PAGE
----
Tuesday, July 27, 2010

If a tree falls in the forest

This is a story about how a car accident I was in a few days ago probably saved some lives.

Last Thursday at 5 p.m., at the beginning of rush hour, I was driving south on a section of Route 1 which is a four-lane highway (two northbound, two southbound). I was in the left southbound lane, stopped with my blinker on, waiting to make a left turn. In front of me was a Honda Civic, also stopped with its blinker on, also waiting for a break in the northbound traffic to make a left turn.

All of a sudden a Toyota Rav-4 slammed into the back of my car, pushing me into the Honda.

Luckily no one was hurt. The Toyota was seriously smashed (airbags, leaking radiator fluid, steam rising, front end demolished). The back of my car was heavily damaged, though my car (a mighty Subaru Legacy) was drivable. The Honda had a dent in the rear bumper.

I called 911 and police and a fire engine (just in case) were there in less than five minutes. The police stopped traffic in both directions. The couple in the Honda and I pulled our cars into the right lane, so an arriving tow truck could collect the Toyota. The man and woman from the Honda and I leaned on a guardrail at the side of the road, waiting for a police officer to finish with the Toyota driver and come talk to us.

Without warning, a tree behind us (on the other side of the guardrail) suddenly cracked at its base and fell, missing the guy beside me by inches and smashing into the Honda. It was large enough to shatter the rear window and heavily damage the roof and rear of the Honda.

We all jumped. "Damn, I've never seen anything like that before," the police officer said. I silently agreed. The Honda driving couple went ballistic.

A few minutes later the police officer finished with me and I drove home, rear bumper and bodywork flapping as I went. As I drove, I realized that if that tree had fallen as cars were going by at 50-60 mph there would have been a serious accident, almost certainly with people killed. It's easy for me to say this, since it wasn't my Honda the tree landed on, but a lot of people who don't even know it were lucky that day.

When I got home and called my insurance company to report the accident, the adjuster had this comment:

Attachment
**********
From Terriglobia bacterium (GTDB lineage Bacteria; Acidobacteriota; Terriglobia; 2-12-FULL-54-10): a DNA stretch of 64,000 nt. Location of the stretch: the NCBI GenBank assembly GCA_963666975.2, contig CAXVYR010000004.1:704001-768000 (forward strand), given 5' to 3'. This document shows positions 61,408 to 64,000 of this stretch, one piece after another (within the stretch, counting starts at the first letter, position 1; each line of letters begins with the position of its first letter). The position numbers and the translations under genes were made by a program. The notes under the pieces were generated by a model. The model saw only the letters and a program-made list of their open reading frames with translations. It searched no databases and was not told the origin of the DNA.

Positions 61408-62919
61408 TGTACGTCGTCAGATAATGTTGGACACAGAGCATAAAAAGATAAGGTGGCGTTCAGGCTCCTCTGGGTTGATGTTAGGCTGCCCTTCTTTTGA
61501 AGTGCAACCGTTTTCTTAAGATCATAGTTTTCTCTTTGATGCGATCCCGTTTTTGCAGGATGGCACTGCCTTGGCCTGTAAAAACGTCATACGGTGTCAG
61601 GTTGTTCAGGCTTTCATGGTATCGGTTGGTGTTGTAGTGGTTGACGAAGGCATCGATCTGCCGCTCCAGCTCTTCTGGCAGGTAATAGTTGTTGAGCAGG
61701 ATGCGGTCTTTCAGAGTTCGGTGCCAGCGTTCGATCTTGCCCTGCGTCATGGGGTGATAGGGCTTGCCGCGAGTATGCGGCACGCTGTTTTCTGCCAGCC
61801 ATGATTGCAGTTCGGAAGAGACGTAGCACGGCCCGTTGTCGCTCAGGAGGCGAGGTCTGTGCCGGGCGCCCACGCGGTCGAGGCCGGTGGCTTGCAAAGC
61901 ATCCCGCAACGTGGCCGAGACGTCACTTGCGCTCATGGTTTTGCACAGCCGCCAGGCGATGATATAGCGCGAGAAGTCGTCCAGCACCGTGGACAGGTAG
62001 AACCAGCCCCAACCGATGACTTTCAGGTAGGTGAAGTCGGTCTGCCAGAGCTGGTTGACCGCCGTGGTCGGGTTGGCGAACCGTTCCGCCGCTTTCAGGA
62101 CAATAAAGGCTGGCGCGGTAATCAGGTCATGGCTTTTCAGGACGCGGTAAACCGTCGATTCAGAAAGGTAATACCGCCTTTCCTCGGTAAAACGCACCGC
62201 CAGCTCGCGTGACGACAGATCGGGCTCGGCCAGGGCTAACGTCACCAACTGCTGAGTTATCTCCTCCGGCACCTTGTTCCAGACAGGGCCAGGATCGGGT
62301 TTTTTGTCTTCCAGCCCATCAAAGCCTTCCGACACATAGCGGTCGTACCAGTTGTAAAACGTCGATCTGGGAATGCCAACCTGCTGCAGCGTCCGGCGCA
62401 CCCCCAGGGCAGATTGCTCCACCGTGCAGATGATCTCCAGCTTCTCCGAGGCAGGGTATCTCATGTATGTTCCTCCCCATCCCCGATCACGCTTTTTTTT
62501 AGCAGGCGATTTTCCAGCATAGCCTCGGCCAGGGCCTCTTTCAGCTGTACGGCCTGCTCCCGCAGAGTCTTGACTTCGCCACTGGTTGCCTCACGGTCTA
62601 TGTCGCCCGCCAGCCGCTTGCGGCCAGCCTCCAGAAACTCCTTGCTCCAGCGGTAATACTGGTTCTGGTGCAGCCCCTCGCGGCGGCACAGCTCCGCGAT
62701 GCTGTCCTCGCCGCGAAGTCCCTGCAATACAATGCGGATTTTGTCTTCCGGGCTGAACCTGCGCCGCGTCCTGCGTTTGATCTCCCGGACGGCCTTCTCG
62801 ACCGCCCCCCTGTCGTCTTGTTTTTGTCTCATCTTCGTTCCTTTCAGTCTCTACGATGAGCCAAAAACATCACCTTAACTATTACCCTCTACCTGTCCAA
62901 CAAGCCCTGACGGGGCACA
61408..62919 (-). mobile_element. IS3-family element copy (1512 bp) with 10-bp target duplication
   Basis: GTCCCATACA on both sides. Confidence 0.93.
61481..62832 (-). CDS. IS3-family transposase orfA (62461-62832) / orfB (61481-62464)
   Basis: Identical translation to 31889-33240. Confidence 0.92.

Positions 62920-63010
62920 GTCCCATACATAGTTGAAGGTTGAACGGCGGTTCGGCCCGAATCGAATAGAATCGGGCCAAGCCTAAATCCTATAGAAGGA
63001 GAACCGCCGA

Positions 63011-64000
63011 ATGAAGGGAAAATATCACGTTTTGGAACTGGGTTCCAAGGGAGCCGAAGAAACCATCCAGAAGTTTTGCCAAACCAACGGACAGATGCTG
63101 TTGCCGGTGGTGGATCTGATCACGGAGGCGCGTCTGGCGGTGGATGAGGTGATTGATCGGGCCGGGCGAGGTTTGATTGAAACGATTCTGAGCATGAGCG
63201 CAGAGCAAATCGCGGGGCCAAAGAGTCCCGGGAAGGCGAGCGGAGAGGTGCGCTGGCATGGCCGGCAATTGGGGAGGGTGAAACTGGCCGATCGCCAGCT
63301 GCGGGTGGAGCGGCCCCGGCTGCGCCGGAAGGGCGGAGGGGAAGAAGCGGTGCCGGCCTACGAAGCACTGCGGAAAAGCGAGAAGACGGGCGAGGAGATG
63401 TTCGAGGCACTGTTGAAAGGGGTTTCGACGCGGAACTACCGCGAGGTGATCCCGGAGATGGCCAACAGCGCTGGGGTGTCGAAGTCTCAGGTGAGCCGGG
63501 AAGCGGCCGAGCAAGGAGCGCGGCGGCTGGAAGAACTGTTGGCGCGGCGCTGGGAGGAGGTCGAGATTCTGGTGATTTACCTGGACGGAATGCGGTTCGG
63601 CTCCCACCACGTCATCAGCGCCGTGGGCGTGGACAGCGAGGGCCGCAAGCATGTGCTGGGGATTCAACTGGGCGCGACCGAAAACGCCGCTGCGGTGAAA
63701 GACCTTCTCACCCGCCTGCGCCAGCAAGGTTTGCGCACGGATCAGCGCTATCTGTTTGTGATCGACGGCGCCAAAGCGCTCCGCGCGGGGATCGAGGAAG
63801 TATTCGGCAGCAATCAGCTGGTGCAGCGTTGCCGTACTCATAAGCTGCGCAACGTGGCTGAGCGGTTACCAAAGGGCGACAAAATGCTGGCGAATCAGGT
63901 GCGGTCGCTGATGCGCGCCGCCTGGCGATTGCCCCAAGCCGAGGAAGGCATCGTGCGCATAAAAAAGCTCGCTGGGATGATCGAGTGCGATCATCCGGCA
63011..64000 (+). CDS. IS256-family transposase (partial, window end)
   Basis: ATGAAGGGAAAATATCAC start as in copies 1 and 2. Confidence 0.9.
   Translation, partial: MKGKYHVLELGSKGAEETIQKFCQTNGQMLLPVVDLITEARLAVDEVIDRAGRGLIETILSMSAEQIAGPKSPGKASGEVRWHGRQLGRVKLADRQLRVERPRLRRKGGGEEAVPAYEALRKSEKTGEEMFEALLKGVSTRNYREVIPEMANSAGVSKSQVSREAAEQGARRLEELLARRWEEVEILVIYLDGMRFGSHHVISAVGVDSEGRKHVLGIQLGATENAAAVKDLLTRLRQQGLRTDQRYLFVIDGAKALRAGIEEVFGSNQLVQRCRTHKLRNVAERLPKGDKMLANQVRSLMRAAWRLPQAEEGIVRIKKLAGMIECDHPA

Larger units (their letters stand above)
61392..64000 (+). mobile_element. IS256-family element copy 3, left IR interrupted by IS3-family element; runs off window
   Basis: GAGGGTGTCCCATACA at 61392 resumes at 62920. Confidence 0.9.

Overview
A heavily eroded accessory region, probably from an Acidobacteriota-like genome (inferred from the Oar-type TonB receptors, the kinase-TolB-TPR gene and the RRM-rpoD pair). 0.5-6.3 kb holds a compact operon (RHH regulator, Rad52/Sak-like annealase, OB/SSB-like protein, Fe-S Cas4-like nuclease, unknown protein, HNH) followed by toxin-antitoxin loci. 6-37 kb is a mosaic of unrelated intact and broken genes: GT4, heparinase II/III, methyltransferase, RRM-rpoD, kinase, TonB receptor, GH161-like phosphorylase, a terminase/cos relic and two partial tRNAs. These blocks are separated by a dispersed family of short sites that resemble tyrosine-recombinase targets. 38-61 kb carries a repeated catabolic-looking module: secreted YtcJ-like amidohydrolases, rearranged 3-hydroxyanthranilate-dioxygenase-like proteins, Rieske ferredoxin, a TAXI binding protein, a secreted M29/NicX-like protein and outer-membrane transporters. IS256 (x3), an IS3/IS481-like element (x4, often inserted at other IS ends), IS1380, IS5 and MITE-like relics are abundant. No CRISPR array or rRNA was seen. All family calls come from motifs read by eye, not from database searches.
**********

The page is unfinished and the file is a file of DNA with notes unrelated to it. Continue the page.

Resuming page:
"I've processed a lot of claims. I thought I'd heard them all, but I've never heard a story like this." When the Toyota driver's insurance company called me to arrange for repairs, that adjuster told me the same thing.

Note to police officers: the next time someone tells you "that tree just jumped in front of me," it could be true.

Thursday, March 18, 2010

Patience of Job II

I recently had a great job interview, and really hope I'm offered the job, but it won't hold a candle to my favorite job interview of all time.

Years ago I interviewed at an ad agency whose name I can't recall for a copywriting position. I really liked the agency and the creative director who interviewed me, and was hoping he'd call me with an offer.

A few days later he did. Yes! All was right with the world.

He started talking about the things about me that had impressed him, including certain projects. "I really like what you did for (this client) and (that client)," he told me.

Unfortunately, none of the clients he mentioned were mine.

He was a bit bubbly, and took him a couple of minutes to pause for breath. When he did I was honest: "I'm really flattered, but none of the work you mentioned is mine."

"Well who the hell's work is it?" he asked me. I had to plead ignorance. "Who am I trying to hire?" he demanded. Again, I had no idea.

"But if you can't find out who it is, I'd still love to be considered for the position," I told him. He cursed — not at me, I think, but at the situation — and hung up.

He never called back.